February 15, 2024 #ChileSustentable

Chilean cherries on the run for the Chinese New Year

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Exporters apply sustainable practices to the crops, such as technified irrigation of cherry trees, energy generation through photovoltaic plants, and the use of advanced technologies to ensure their lushness on their long journey to Asia.

This year, exporters and shipping companies agreed for the fifth time on more direct routes with "Cherry Express" ships, which reduced the trip from 28 to 22 days. A direct route to the port of Tianjin was even inaugurated for better distribution in the north.

The Chilean cherry has become the protagonist of the Chinese New Year celebration. The holiday, which is celebrated on February 10, in the middle of winter in that country, counts on our cherries as a luxury gift for family and friends, as they are considered a symbol of prosperity and good fortune in the Asian country. The Chilean fruit is eagerly awaited by consumers, and there are even special sales through social networks.

To meet this enormous demand and the quality standards required by Chinese consumers, the Chilean industry has incorporated advanced technology and sustainable crop management through technified irrigation. Another expression of this innovation process is in the O'Higgins region in the Quilamuta estate, where renewable energies have been incorporated through the largest floating photovoltaic plant in South America on agricultural land. 

"What happens with cherries, and with fruit in general, is that it is a highly perishable product, and every minute of transportation time counts," explained Iván Marambio, president of Frutas de Chile. For this reason, the company is trying to reduce transport times by incorporating state-of-the-art technology. "In the packing plants, the processing lines are computerized and select the fruit according to size, color and whether or not it has defects," explained Claudia Soler, executive director of the Frutas de Chile cherry committee. In addition, the cherries are packed in atmosphere bags, which keep them fresh during the trip. Then, refrigerated containers are used in trucks and ships, specially created to transport perishable fruits that need a temperature at zero degrees.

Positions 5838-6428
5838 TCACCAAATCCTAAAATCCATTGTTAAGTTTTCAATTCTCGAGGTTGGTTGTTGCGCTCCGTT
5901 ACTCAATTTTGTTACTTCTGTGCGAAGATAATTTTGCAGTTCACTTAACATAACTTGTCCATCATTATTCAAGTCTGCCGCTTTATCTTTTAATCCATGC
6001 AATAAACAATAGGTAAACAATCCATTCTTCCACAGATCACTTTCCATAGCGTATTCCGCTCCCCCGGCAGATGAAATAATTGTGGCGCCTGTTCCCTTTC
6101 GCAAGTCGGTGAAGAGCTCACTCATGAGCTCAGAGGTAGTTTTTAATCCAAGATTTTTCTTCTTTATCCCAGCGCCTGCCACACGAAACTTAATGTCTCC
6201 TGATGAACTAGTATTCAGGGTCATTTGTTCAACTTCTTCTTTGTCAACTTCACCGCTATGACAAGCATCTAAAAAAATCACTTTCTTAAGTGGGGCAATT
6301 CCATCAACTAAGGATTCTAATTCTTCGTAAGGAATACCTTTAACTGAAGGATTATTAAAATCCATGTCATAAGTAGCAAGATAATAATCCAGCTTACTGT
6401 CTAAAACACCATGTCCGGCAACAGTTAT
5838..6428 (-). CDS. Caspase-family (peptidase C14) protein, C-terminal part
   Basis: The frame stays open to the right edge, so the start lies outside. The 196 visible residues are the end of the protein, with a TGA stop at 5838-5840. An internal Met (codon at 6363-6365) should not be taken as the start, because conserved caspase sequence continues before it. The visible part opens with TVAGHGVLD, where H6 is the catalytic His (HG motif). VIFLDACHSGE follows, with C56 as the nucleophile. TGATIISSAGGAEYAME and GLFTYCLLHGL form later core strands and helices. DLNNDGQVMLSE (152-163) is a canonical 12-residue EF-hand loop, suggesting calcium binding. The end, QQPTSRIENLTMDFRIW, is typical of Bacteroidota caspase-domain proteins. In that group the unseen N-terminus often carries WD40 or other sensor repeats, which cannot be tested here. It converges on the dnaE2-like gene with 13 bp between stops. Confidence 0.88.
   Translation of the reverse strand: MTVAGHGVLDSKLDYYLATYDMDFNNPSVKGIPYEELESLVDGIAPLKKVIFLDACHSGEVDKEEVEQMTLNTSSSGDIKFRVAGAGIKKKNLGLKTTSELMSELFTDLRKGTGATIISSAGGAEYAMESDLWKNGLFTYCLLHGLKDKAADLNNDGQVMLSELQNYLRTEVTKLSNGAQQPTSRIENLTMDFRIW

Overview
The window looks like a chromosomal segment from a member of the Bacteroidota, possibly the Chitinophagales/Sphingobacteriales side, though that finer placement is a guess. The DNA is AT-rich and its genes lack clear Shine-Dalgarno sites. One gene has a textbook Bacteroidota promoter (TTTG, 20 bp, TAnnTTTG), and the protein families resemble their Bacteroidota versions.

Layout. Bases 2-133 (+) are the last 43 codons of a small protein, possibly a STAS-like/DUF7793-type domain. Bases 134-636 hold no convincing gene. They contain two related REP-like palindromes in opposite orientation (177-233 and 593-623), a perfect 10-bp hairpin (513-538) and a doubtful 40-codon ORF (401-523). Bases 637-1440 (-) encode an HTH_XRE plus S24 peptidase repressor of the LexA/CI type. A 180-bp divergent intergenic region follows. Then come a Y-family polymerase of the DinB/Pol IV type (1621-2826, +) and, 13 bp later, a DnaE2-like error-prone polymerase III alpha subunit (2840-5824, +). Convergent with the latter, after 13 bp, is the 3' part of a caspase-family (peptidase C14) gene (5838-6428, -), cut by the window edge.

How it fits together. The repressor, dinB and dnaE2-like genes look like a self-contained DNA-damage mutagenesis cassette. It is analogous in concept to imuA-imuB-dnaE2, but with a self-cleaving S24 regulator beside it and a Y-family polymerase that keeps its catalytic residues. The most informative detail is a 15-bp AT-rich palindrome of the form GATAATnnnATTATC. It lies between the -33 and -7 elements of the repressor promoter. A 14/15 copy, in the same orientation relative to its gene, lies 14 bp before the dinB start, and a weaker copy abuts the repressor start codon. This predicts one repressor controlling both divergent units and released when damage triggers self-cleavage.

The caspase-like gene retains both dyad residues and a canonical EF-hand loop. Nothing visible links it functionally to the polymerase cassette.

Rodrigo Galleguillos, general manager of San Antonio Terminal Internacional (STI), explained that they expect to move "more than 8,300 refrigerated containers with cherries this season, with two to three express services per week". The trucks enter the terminal in less than 20 minutes and are quickly connected to electricity so as not to lose the cold chain. "The normal stay of an export container at the port is five days, but in the case of cherries it is reduced to two days on average," he added.

This year, exporters and shipping companies agreed for the fifth time on more direct routes with "Cherry Express" ships, which reduced the trip from 28 to 22 days. A direct route to the port of Tianjin was even inaugurated for better distribution in the north. According to figures from the Frutas de Chile association, up to the fourth week of 2024, Chile has shipped 368,490 tons of fresh cherries to the Asian market, a figure that is expected to be exceeded this year.

Nearly 90 percent of Chilean cherry production is exported to China, which last season meant the shipment of 83 million five-kilo boxes, equivalent to 415,398 tons, with a return of 2 billion dollars. Iván Marambio pointed out that "cherry is the product that has developed the most in the last fifteen years, therefore, it is the image of Chile. The industry's challenge now is to continue growing, but maintaining the same quality".

From Fundación Imagen de Chile, the executive director, Rossana Dresdner, said that "like the wine industry, cherry exporters have worked for years to position the origin of their products in international markets. This fruit is now recognized for its immense added value, which implies sustainable production and the incorporation of important technological advances.

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